Know Your Bible: The Principal Thing
You have access to something more valuable than precious jewels. Are you using it?

In our previous installment, we learned how to be a fool through some of the proverbs of King Solomon. Solomon was one of the richest, most successful and renowned men who ever lived. When he wrote the book of Proverbs, he had a lot to say about the subject of this study—even more than what he said about fools!

In fact, this topic is the exact opposite of foolishness. It is mentioned in the book of Proverbs 120 times! That is 10 sets of 12, and 12 is the number of formational or foundational beginnings. With that in mind, pull out your Bible and discover what is the beginning, or foundation, of this topic: wisdom.

The Principal Thing

1. What did Solomon ask God to give him at the beginning of his reign? 1 Kings 3:5-9. Because Solomon had asked for this, what did God promise to give him in addition?Verses 10-14.

Matthew 6:33 says, “But seek ye first the kingdom of God, and his righteousness; and all these things shall be added unto you.” God was impressed that Solomon sought after this valuable aspect of godly, righteous character rather than material things. In addition to granting him wisdom, God also gave him all the material blessings he had not asked for—wealth, fame, power, prestige, respect.

Sadly, Solomon later began to rely on his riches, and he began drifting away from God and into all sorts of sins. He repented toward the end of his life, but he had to learn some hard lessons along the way. He wrote about some of these lessons in the book of Ecclesiastes.

2. Solomon had incredible wealth and riches. Yet even with all his material wealth, what did he lament near the end of his life? Ecclesiastes 1:2.

Solomon realized that all of his physical wealth and material riches, great though they were, amounted to nothing! It was all just selfish vanity, and “futility and striving after wind” (Ecclesiastes 2:11; New American Standard Bible).

3. What did Solomon write about money? Ecclesiastes 7:12.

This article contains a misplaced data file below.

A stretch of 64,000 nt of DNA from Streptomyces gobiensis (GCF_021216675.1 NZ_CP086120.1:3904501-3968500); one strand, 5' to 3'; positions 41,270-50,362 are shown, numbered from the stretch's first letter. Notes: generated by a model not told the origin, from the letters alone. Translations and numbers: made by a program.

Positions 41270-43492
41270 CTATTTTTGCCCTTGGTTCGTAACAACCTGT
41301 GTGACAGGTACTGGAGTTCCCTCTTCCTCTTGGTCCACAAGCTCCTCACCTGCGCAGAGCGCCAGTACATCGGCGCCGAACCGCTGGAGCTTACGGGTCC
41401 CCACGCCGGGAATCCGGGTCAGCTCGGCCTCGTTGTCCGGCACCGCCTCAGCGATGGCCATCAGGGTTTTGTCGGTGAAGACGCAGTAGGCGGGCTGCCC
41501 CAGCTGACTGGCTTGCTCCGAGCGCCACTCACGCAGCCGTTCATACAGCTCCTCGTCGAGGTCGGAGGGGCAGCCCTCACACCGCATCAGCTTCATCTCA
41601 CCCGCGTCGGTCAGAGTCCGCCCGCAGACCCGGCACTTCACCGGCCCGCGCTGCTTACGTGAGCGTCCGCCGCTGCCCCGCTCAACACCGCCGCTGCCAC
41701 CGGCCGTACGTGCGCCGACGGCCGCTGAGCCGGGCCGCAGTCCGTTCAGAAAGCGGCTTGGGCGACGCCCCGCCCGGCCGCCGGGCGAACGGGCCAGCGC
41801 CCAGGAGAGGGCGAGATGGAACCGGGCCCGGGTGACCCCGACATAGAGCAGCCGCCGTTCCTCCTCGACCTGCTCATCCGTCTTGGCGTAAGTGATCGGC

Wisdom and money are both very useful. You can accomplish a lot if you have wisdom, and so too with money—money talks. But only wisdom gives life! In fact, the Bible identifies the love of money as a “root of all evil” that brings “many sorrows” (1 Timothy 6:10).

4. What else did Solomon say about wisdom? Ecclesiastes 2:26; Proverbs 3:13-15; 4:7.

Wisdom is paired with knowledge and joy. It is a gift from God to someone who is “good in his sight”! It is the principal thing, or the main thing you should go after. It is more precious than rubies—and that’s according to one of the richest men who ever lived. A high-quality ruby is one of the most expensive gemstones there is—in fact, their going rate is over a million dollars per carat! Yet godly wisdom is more valuable—and rare—than any of these precious jewels.

If you set your heart to acquire wisdom rather than physical wealth, you will find true riches. But in order to do that, you need to know where to find it.

5. Where does wisdom come from—what is the source? Proverbs 9:10.

Solomon elsewhere said, “The fear of the Lord is the beginning of knowledge: but fools despise wisdom and instruction” (Proverbs 1:7). In other words, the beginning or foundation of all knowledge is the fear of God. That is where wisdom begins—with a proper fear and reverence of God.

Wisdom comes from God in prayer, study and meditation. Gerald Flurry refers to this wisdom as “cosmic wisdom” (The Epistle of James). For the rest of the study, let’s examine several characteristics of this cosmic wisdom and how to apply it in your life.

Wisdom from Above

1. What is the first characteristic of cosmic wisdom James lists for us? James 3:17.

First of all, wisdom is “pure.” Above all, it is undefiled and free from earthly, sensual or diabolical thoughts or motives. Wisdom has a pure motive. It’s not calculating or trying to take advantage of the other person. It is pure in giving, and simply gives as our heavenly Father gives!

2. Should we be purifying ourselves because of the hope that is in us? 1 John 3:2-3.

A pure heart is faithful to God’s truth—it doesn’t compromise with God’s law. Now, being pure and not compromising does not mean we force our beliefs on others or become judgmental, have a “holier than thou” or a self-righteous attitude—it just means we ourselves do not compromise.

3. What is the second characteristic of cosmic wisdom? James 3:17.

Wisdom is “peaceable,” or peace-loving. It makes peace with others, especially within the family (both physical and spiritual)—but obviously not to the extent of compromising purity. For example, when the devil tempted Jesus to surrender, Christ didn’t compromise so the situation could end peacefully. There was real conflict there. But “peaceable” does mean what it says in Romans 12:18: “If it is possible, as much as it depends on you, live peaceably with all men” (New King James Version).

4. What else does Romans say about living peaceably with all men? Romans 14:19.

Wisdom is peace-loving. It is keeping your eye on the vision, our purpose and why we are even here on this Earth—on the big picture. That brings peace—not getting bogged down in petty squabbles. Wisdom is focused on doing God’s Work on Earth and, as the verse says, on edifying, encouraging and building up the brethren and your fellow teens.